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Drivers get ticket refunds after Highbury road spelling bungle

Islington finds penalty charge notices are invalid after getting name wrong

27 September, 2019 — By Calum Fraser

Arvon Road – not ‘Avron Road’

A BASIC spelling blunder has forced the Town Hall to pay back scores of traffic penalties to drivers, the Tribune can reveal.

Islington Council issued a red-faced apology after it emerged its enforcers had issued 176 invalid Penalty Charge Notices (PCNs) in a Highbury road.

Cameras had been set up in Arvon Road in March this year as part of the council’s flagship “school streets” scheme, which banned cars from driving down roads next to schools during certain hours.

But one hawk-eyed driver caught by the camera discovered that the road name had been misspelled as “Avron Road” and not “Arvon Road” on the ticket.

They successfully launched an appeal against the penalty by arguing that they could not have committed a breach of the rules in a road that did not exist.

This led to a panicked scramble as Town Hall chiefs tried to correct the embarrassing error in May.

Roughly 100 people have already paid the fines which start at £130, but can be cut by 50 per cent if paid within 14 days.

An Islington Council spokeswoman said this week: “We’re sorry that these parking fines were issued incorrectly. We’re looking into how this happened and are looking into what steps we can take to ensure this doesn’t happen again.

“The council will cancel all of the incorrectly issued parking fines and refund those that have already been paid.”

Caroline Russell, who is Green ward councillor for Highbury East which covers Arvon Road, said: “Spelling the name of the right road is step one, it is primary school level stuff. This is ridiculous.

“They have made a mistake and they must contact all the drivers who were done for this and tell them what has happened. They cannot in all conscience keep that money if they have made this error.”

Back in 2013, the council issued up to £1million worth of parking tickets which were later deemed illegal in Drayton Park Road.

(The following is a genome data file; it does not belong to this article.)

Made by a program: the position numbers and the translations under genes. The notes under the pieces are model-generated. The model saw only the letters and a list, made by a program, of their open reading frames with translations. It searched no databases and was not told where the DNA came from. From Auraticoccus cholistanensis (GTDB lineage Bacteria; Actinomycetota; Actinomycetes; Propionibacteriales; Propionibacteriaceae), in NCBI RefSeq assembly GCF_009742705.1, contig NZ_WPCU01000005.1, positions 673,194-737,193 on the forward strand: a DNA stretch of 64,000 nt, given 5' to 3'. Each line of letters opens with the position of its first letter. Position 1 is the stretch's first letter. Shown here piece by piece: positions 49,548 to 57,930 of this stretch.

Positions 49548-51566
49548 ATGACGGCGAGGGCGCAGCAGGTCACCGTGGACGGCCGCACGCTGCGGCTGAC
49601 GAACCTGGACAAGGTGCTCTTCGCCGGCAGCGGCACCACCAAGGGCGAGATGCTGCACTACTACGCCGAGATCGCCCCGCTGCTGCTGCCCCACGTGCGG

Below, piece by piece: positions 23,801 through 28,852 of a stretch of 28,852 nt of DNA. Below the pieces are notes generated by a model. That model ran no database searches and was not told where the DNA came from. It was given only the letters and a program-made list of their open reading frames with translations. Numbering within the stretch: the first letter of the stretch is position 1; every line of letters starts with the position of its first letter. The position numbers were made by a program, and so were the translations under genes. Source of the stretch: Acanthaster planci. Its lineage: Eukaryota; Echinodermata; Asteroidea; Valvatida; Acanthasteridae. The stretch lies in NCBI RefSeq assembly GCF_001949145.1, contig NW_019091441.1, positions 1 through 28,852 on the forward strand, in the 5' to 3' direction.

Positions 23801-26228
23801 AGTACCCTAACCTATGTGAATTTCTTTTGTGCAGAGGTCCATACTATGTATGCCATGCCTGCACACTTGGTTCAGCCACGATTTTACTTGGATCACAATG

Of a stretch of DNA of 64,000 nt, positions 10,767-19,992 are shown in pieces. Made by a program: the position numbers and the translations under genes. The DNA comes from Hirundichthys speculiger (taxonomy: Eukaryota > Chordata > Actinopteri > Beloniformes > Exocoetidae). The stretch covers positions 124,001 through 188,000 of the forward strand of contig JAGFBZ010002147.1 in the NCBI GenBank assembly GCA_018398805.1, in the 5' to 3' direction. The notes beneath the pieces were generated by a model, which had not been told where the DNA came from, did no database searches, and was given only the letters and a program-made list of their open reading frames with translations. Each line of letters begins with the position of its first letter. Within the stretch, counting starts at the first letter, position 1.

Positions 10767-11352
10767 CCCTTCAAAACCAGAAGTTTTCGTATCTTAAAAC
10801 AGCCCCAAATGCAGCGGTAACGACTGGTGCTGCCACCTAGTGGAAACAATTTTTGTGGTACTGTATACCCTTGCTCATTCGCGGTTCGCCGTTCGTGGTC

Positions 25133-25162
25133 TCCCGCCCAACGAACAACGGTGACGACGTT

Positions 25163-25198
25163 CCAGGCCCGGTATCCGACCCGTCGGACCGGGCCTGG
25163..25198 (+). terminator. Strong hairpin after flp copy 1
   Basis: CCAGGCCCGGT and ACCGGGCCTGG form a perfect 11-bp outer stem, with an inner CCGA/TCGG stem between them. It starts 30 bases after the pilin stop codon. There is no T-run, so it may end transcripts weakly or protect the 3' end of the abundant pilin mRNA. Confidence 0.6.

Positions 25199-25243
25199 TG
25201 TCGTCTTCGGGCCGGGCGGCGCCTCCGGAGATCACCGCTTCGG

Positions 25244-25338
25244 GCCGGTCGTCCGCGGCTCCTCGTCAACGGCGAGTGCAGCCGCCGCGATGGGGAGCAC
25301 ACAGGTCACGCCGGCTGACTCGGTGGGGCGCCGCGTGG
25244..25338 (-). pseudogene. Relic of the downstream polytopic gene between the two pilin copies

There was further out­rage at the time when the council decided not to proactively contact those who had been stung by the fines.

Terry Stacy, who led the council when the Liberal Democrats ran Islington, said: “This is yet more parking incompetence from this council. They should do the decent and honest thing and refund these people due to their incompetence.”

As the Tribune has previously reported, the environment and regeneration department, which oversees parking offences, has allegedly been the subject of several whistleblowing reports and an internal investigation has been played out behind closed doors. The council has insisted that further details of the concerns that have been raised must stay confidential.

While they were installed as a measure to tackle toxic air near places of learning for young children, school streets cameras have proved lucrative for the council.

In the past four years the council issued a combined total of 568 tickets in Arvon Road. Yet in just three months from April to June this year, 638 drivers were penalised.

Cameras have been set up in streets outside of 11 primary schools across the borough and the council is planning to roll it out further in the coming months.

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